If you work with generic media types like plain XML, JSON and(X)HTML (and others) then there is absolutely no reason to version those through the content-type and content negotiation. I mean, when did the processing rules for XML and JSON last change? Oh, well, the rules for HTML does change - but this is not handled through the media type, but rather through a versioning mechanism inside the payload (the DOCTYPE).
"Unfortunately" there is a lot of domain specific media types out there - and since domains changes regularly over time, well, you start thinking that versioning must be done through the media type. And this is where things start to break down. If you avoid domain specific media types (like vnd.order+xml and so on), then you can avoid versioning through the media type.
But, of course, your application still evolves over time. Then what?
- Do not expose your internal business objects directly on the wire (for instance by JSON serializing them directly). Do wrap your business objects in a (more) stable external format, such that you are free to change the underlying business objects without the public facing format changing too. Keep that transformation in sync with your internal changes.
- Don't make breaking changes to your public format.
- Add versioning information inside the payload.
- If you have to introduce breaking changes then create a new resource for the new version.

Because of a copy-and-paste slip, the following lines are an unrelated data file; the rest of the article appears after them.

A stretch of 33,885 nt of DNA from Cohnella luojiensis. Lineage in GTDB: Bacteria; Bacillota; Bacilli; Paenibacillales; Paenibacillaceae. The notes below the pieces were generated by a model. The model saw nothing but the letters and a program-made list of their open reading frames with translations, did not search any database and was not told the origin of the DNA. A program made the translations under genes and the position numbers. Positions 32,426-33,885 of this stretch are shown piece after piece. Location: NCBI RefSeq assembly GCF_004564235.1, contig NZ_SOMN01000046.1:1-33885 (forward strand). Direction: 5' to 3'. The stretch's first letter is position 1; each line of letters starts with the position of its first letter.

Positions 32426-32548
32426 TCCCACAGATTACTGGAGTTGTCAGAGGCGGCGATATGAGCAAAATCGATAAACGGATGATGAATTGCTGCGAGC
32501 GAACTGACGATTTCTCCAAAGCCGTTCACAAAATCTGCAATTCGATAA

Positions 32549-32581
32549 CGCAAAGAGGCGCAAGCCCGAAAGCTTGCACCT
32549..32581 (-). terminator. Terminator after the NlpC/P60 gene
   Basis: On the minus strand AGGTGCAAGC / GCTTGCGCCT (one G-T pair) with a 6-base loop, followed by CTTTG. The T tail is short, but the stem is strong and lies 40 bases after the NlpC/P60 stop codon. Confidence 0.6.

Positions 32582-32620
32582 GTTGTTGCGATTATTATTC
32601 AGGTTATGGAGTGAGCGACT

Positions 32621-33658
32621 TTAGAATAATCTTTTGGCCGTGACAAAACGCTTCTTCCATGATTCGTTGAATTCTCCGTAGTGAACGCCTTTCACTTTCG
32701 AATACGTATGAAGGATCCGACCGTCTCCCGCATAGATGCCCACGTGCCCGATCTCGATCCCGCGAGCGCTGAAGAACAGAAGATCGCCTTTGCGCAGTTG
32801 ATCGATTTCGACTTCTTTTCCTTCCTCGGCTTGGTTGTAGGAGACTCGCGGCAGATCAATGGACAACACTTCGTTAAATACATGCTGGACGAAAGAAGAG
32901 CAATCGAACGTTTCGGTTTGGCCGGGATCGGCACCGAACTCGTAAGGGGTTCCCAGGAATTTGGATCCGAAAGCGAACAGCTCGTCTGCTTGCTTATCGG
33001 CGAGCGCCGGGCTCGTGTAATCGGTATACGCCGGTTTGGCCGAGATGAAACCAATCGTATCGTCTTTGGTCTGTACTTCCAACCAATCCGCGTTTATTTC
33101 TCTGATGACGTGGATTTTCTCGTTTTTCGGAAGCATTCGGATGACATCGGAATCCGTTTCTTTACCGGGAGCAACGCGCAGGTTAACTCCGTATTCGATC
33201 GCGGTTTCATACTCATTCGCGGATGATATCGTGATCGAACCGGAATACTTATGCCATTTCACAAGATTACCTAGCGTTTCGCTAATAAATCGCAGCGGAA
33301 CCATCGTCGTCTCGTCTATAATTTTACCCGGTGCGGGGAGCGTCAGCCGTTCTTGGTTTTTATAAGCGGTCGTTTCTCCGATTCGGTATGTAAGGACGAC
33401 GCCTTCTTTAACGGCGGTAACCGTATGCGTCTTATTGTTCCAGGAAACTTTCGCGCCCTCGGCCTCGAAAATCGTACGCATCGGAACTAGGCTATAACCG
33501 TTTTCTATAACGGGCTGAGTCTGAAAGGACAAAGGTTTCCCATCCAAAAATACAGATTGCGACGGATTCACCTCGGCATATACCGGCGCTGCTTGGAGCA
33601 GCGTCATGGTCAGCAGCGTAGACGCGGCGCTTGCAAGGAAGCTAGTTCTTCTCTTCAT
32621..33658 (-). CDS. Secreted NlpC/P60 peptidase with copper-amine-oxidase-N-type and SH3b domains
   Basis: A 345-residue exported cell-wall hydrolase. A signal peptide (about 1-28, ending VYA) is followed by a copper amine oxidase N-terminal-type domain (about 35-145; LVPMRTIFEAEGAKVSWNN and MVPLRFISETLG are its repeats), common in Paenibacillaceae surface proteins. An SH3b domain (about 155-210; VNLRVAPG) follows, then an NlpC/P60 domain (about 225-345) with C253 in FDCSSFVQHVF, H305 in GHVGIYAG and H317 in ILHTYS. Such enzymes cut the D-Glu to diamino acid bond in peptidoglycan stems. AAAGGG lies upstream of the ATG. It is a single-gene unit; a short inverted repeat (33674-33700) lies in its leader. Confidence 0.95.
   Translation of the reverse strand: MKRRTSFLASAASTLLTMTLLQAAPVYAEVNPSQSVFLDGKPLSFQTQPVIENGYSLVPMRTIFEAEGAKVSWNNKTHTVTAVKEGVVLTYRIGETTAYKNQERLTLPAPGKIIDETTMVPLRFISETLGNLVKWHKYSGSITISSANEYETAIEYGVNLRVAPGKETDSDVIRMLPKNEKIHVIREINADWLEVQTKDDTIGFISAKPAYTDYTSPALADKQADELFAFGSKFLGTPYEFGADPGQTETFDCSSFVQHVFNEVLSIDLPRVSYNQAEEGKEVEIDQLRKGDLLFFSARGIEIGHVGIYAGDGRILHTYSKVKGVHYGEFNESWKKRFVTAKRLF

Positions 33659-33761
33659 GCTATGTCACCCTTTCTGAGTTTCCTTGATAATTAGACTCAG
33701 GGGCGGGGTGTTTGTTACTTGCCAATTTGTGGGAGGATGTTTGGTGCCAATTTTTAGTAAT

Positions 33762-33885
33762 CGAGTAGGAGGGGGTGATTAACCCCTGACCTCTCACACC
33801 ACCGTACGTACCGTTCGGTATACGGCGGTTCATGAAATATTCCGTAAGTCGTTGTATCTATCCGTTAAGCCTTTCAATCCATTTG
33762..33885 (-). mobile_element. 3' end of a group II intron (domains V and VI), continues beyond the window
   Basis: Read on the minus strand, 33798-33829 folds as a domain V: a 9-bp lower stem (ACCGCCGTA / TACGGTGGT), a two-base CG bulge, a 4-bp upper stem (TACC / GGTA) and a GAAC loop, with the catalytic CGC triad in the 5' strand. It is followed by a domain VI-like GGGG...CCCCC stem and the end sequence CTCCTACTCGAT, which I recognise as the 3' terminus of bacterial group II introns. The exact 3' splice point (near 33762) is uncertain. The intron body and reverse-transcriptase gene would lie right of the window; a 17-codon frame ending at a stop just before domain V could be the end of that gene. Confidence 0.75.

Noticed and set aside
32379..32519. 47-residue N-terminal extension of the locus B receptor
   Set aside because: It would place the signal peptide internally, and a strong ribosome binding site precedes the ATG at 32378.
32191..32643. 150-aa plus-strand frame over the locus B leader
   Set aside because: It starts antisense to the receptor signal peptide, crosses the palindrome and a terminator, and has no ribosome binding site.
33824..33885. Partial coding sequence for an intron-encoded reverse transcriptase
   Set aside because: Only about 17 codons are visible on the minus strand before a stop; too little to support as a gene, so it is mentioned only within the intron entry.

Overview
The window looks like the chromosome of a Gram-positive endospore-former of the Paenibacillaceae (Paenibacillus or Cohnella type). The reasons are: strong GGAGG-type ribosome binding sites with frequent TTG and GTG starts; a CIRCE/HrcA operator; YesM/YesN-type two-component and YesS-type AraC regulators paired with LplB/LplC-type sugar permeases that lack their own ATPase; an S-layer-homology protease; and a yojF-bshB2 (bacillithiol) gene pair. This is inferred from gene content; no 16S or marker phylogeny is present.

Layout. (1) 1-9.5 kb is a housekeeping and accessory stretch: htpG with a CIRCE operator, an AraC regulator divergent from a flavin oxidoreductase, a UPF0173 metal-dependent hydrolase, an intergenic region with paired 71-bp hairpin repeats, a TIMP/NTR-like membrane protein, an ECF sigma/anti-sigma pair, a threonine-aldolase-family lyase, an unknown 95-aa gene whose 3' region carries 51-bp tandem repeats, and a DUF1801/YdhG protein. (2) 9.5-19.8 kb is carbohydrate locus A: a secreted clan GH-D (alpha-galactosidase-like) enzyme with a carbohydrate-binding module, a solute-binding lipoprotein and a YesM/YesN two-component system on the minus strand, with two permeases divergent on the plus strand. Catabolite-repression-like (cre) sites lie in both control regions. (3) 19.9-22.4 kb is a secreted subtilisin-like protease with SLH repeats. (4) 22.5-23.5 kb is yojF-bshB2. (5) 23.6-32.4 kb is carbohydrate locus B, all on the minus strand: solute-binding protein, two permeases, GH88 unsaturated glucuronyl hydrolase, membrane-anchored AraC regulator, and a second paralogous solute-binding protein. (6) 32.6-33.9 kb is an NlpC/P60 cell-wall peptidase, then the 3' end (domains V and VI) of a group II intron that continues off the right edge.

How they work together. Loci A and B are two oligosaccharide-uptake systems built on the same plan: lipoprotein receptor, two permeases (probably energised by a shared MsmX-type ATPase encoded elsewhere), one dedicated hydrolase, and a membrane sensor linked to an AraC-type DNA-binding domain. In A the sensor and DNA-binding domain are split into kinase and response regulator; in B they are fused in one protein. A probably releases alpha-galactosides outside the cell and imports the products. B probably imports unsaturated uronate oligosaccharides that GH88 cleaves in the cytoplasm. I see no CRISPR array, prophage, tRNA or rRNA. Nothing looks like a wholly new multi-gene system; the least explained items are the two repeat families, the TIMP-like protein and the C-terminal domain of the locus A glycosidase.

- Put links to never versions of the resource into the original resource (for instance using the Link header). Never clients can look for these links and move on to the new and improved version.
- Introduce new links, in addition to the old ones, where other resources are linking to your resource (if possible), using new link relation names or similar mechanism. Newer clients will know which of the links to follow - older clients will continue with the link that they have always used.
- URLs are not identities for your business data - they are identities for various representations of your business data. I mean, api-v1.example.com/person/1234
is obviously not the same resource as api-v2.example.com/person/1234
- but it can certainly represent exactly the same piece of business data.
(and, yes, this is quite the opposite of what I argued in my first post in this thread)